Even if your driver is the next-generation Michael Schumacher, they won't go anywhere fast without the proper car setup. That's why you need our F1 Manager 2023 setups guide!
Just like with F1 23, every track requires its specialised setup. However, in F1 Manager 2023, you’re limited to the practice sessions to perfect the setup for your cars. You also have two cars to worry about instead of just one.
We’ve been experimenting in F1 Manager 2023, attempting to create the perfect setup for every track and driver. Here’s what we’ve discovered.
F1 Manager 2023 setups guide
As mentioned, you’re limited to the number of practice sessions per race weekend to perfect your setups. For a normal race weekend, that’s three practice sessions. However, F1 sprint races are new to the series this year, meaning in sprint weekends you only have a single practice session to nail the setup.
There’s also no meta to take advantage of like in F1 23, so you’re essentially working with a blank canvas for every track. Every setup has to be tailored to both the track and the driver.
So how do you know how to make the best setup each time?
Nailing the basics
Setups in F1 Manager 2023 are broken down into five categories: oversteer, braking stability, cornering, traction, and straights. The ideal range for each category is represented by a blue bar. These bars start off huge but narrow down every time your driver gains setup knowledge.
To adjust the balance of each bar, you have five sliders: front wing angle, rear wing angle, anti-roll distribution, tyre camber, and toe-out. Each slider affects the setup differently, some more than others, making the setup a mini-game puzzle you have to solve each time you tweak the car.
The table below shows which categories each slider affects:
|Front Wing Angle||Oversteer, Braking Stability, Cornering, Traction, Straights|
|Rear Wing Angle||Oversteer, Braking Stability, Cornering, Traction, Straights|
|Anti-Roll Distribution||Oversteer, Braking Stability, Cornering, Traction|
|Tyre Camber||Oversteer, Braking Stability, Cornering, Traction|
|Toe-Out||Braking Stability, Cornering|
Now we know what we’re tweaking and how to tweak them, where do we start?
All about confidence
The best way to find out if you have a good setup is through your driver, but they need to put the laps in first. The best way to get a headstart is to fuel the car up for around 20 laps, bolt on some hard tyres, and then send them straight out when the practice session starts.
At some circuits, you can make an educated guess about some aspects of the setup. Monaco needs as much wing as the car has, whereas high-speed circuits like Monza require almost no wing at all. Other circuits require a careful balance though, and that’s where the skill is needed.
Once your drivers have maxed out their feedback meter, you can call them into the pits and find out just how good the setup is. A full feedback meter turns blue and triggers a radio chat between the driver and the race engineer. The time taken to fill the feedback meter is mostly dictated by your drivers’ race engineers, so make sure you hire the best race engineers to speed things up.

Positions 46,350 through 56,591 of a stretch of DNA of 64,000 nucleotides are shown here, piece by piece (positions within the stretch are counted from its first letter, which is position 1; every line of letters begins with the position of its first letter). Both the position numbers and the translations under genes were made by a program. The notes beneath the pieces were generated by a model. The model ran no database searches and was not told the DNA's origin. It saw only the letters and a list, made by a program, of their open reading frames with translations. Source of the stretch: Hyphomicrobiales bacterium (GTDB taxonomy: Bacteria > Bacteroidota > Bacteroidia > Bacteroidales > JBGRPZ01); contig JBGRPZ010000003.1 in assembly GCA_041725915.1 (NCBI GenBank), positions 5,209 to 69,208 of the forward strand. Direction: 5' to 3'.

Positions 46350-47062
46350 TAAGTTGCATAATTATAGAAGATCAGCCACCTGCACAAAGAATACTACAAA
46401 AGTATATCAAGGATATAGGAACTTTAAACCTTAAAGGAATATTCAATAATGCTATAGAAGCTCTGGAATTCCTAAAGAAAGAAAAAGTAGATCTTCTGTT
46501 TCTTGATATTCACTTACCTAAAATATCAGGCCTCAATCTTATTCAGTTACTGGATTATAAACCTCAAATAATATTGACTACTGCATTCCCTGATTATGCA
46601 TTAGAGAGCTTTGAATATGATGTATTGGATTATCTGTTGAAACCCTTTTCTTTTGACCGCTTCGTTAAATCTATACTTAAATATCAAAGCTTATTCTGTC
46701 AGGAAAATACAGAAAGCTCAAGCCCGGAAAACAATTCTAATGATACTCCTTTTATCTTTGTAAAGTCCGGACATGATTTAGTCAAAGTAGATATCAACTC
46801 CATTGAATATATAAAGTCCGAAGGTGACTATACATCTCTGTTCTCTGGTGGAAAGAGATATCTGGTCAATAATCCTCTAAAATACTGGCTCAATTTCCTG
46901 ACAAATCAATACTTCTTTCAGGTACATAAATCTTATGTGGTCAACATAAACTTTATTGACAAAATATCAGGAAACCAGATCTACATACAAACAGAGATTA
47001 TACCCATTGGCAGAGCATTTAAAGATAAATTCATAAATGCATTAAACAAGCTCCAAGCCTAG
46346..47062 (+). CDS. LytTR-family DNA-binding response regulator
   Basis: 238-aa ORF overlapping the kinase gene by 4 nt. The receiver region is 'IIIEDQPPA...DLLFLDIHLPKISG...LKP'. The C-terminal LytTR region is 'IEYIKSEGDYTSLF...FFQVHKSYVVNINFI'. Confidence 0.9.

Perfecting the tweak
Every time a driver is called back into the pits, their optimum range for each category will have narrowed. This helps gauge what needs tweaking to improve the setup, but this is also where the fun mini-game begins.
Changing one aspect of the car without another being affected is basically impossible. This means adjusting the anti-roll distribution to finetune the traction may need to be countered by a minor front-wing adjustment to bring the oversteer back into optimum range.
Finding the balance for each slider is key. The last thing you want to do is ruin the overall setup by trying to perfect the cornering. The best way to discover each slider's effect is to play around in FP1 and see how each slider adjusts each category.
Once you’ve used the feedback to adjust the car, it’s then a case of rinse and repeat until you have the best setup. The lowest value for a good setup is 75%, but even once you reach the magic number it’s still worth adding some minor tweaks. The higher the value, the better the performance of the car.
It’s also worth remembering that larger changes take longer to implement, so try and keep the changes smaller if you can.
Why it matters
Every race driver wants a car they can trust. This is no different in F1 Manager 2023.
New to F1 Manager 2023 is driver confidence. Confidence affects everything during a race, from your driver’s ability to pull off an overtake to their chances of crashing out of the race. Giving your driver a car with a good setup increases their confidence, therefore giving them a better chance in the race.
The last thing you want is a driver languishing at the back of the grid with no confidence, so it’s worth taking the time to work the car into the best racing machine. Sure, you could just let the AI manage F1 Manager 2023 setups for you, but once your driver is lapped for the third time in the race, you’ll regret it!
For more articles like this, take a look at our F1 page.